Mortimer of Attleborough, Norfolk, England
Robert de Mortimer [a] b abt 1095, of Attleborough, Norfolk, England. The identity of his wife is not known.
Child of Robert de Mortimer was:
Robert de Mortimer [c] b abt 1154, of Attleborough, Norfolk, England, d 1216-1217. He md (poss.) Alice de Munchensy abt 1172, daughter of Warin de Munchensy and Agnes FitzJohn.
Child of William de Mortimer was: William de Mortimer [f] b abt 1250, of Attleborough, Norfolk, England, d 12 Nov 1297. He md Alice abt 1266. She was b abt 1253, d aft 1302.
Child of William de Mortimer and Alice was:
Constantine de Mortimer [g] b abt 1279, of Attleborough, Norfolk, England, d bef 9 Aug 1359. He md  Sibyl abt 1294, and  Catherine bef 1342. Sibyl was b abt 1282, d 9 Nov 1334.
Child of Robert de Mortimer and Margery Fastolf was:
An intriguing introduction to the Mortimers of Attleborough is offered in The Compete Peerage: "The Mortimers of Norfolk held under the Earls Warenne a fief of which Attleborough was the caput, and Scoulton, Raveningham, Stanford and Rockland among its members. No blood relationship has been proved between them and the Mortimers of Wigmore, but the history of the latter family was also associated with that of the great house of Warenne; for when the castle and seignory of Mortemer-sur-Eaulne was forfeited in 1054 by Roger de Mortemer (ancestor of the Mortimers of Wigmore) they were granted to William de Warenne." Additionally, there is some belief, although proof has yet to be found, that the Mortimers of Attleborough are related to the Mortimers of Richard's Castle, of Herefordshire and Essex.
a. He witnessed a charter of William de Warenne to Castleacre Priory, around the time of Henry I.
b. Fought with the Scots at Alnwick 13 Jul 1174, where he was taken prisoner by Bernard de Baliol. As William de Mortimer, "constable", he witnessed a Norfolk charter of Richard de Baliol ca 1155, and also two charters of William the Lion of Scotland, one of which was granted in 1166.
c. He succeeded his father before 1180, when he and the Earl of Arundel were in joint defence of a plea in Norfolk. He witnessed several charters of Hamelin, Earl Warenne in 1192. He was among those Barons who opposed King John and his lands were escheated before the end of Feb 1216, but said lands were restored to him by 12 Apr following. He died sometime between this date and 21 Sep 1217. He married, possibly, Alice, daughter of Warin de Munchensy and Agnes, daughter of Payn FitzJohn, who was still living in 1192.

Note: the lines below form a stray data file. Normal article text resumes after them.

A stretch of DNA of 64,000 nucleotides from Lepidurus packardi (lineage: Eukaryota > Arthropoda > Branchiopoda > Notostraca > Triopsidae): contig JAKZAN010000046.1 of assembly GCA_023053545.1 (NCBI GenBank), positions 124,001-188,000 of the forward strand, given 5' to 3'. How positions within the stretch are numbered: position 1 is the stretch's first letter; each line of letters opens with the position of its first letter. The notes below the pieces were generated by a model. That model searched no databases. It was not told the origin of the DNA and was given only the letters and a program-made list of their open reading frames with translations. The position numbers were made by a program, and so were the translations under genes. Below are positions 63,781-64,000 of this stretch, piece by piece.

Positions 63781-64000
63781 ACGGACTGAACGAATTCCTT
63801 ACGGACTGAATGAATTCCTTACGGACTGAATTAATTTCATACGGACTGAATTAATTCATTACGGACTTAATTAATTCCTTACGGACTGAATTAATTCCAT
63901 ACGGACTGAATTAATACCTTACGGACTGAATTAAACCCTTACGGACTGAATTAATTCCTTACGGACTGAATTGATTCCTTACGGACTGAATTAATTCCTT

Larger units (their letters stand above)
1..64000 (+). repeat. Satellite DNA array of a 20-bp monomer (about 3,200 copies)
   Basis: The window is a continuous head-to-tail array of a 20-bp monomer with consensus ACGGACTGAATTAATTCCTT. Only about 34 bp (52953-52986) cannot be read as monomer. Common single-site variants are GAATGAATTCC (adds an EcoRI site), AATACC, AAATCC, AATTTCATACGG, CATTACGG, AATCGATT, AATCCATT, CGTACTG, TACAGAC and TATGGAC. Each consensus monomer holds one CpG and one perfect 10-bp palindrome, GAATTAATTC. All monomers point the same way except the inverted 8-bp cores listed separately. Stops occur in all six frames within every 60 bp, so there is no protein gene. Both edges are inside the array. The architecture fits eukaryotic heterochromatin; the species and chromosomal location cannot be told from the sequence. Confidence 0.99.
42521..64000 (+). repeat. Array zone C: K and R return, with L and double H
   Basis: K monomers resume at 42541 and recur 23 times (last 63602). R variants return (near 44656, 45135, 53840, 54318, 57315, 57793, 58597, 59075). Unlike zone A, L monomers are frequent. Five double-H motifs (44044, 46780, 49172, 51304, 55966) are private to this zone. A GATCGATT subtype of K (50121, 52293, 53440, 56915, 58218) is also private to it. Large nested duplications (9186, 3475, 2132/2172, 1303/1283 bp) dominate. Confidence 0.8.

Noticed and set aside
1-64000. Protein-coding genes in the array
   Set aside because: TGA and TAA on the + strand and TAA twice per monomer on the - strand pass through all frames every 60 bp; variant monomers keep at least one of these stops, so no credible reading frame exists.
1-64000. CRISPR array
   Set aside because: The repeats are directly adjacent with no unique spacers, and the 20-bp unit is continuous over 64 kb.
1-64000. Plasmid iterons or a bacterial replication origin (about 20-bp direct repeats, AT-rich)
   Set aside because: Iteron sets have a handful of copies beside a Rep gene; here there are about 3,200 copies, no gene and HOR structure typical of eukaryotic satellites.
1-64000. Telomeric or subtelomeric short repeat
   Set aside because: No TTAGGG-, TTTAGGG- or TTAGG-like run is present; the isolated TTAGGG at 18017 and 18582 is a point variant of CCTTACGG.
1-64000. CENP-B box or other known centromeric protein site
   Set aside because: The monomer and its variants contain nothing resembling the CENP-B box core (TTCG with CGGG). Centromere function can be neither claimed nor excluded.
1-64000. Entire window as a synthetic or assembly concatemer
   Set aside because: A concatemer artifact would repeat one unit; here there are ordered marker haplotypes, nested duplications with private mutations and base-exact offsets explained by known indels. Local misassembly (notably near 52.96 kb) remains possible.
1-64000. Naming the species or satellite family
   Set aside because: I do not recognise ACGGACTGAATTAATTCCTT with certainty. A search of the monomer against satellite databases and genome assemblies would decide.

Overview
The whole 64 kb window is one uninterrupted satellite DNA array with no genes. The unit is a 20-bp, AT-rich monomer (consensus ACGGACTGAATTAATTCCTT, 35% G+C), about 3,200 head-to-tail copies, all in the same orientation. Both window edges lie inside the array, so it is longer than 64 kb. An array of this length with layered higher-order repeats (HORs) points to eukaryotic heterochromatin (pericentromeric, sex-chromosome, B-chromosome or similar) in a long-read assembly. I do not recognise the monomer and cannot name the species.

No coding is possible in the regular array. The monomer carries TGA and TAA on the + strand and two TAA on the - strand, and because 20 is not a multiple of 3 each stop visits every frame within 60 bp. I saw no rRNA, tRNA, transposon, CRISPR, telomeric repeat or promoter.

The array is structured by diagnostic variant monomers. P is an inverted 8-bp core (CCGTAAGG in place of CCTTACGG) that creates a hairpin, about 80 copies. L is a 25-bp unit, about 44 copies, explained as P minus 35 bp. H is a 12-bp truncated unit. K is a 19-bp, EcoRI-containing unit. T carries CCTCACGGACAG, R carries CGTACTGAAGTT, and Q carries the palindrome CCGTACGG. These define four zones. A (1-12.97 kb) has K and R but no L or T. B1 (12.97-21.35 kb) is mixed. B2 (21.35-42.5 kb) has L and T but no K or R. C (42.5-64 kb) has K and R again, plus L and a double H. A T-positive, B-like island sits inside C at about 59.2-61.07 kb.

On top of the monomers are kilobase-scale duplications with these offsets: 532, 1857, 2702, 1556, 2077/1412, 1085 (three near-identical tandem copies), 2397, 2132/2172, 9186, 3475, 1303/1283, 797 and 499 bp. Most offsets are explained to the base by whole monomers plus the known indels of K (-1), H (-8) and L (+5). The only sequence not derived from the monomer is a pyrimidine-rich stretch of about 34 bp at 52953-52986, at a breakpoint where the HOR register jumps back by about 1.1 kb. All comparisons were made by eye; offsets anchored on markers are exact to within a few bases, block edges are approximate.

d. During his father's lifetime he was granted Scoulton by Richard I. He was evidently at odds with King John, as on 24 Jun 1215, nine days after ratification of the Magna Carta, the sheriff of Hunts was ordered to restore to him, among others, the lands of the which the King had disseised him. He remained in opposition to the King, as his name appears on a list of persons not to be received by the King's commissioners into his peace until further orders. After King John's death, William de Mortimer was re-seised of all his lands. In 1238 he was steward of Earl Warenne, of whom he held, in 1242, Attleborough, Scoulton, and other Norfolk manors. The identity of his wife nor the date of his death is known.
e. In the Barons' rebellion of 1263, he was of the King's party. He was dead in 1265.
f. A minor at his father's death, his wardship was given to Earl Warenne, and in 1280 the Earl released to him all his claim in the manor of Scoulton. He was summoned, with others, 8 Jun 1294, to attend the King to advise on affairs of State, and was also summoned to the Parliament of Salisbury, 26 Jan 1296/97. He was summoned to military service in Gascony in 1294, and the following year he was made warden for the defence of the Norfolk coast. He was taken prisoner while serving in Gascony 1296-1297 and was sent with other prisoners to Paris. He is believed to have been released and died in England the latter year, on Tuesday, 12 Nov. His widow, Alice, to whom dower was assigned 14 Jan 1297/98, married John de Thorp, and was still living in 1302, when they held as dower one fee in Scoulton, Ellingham and Tofts of Constantine de Mortimer.
g. He was aged 16 to 18 at his father's death, and was in ward to John, Earl of Warenne. He was summoned for service against the Scots 1301, 1315, and 1333, and was returned as a Knight of the Shire for Norfolk to 15 Parliaments between 1321 and 1338. In Jan 1307/08 he had letters of protection for going abroad in the retinue of John, Earl of Warenne, who accompanied Edward II to France for his marriage with Isabel, daughter of Philip IV of France. He fought at the battle of Boroughbridge 16 Mar 1321/22 for the King against Thomas, Earl of Lancaster, and in 1325 was appointed joint keeper of the coasts of Norfolk and Suffolk, keeper of Buckenham Castle, and commissioner of array and of the peace in those counties. In Apr 1332, he was steward of the household of Eleanor, Duchess of Guelders (the King's sister), and in 1337 keeper of the household of Thomas of Brotherton, Earl of Norfolk. He married firstly Sibyl, who died 9 Nov 1334, and secondly, Catherine, in or before 1342. He died between Apr 1358 and 9 Aug 1359.
h. Second, but first surviving son, he was employed on various commissions. On 16 Aug 1359 he made a settlement in trust of his manors at Attleborough, Scoulton, and Barnham. He is said to have married twice, to women both named Margery; first wife, Margery Fastolf, died in 1341, and second wife, Margery -?-, who survived him.
CP: Vol IX[243-250]; SGM: Rosie Bevan [ref: Blomefield, Vol 1:375].
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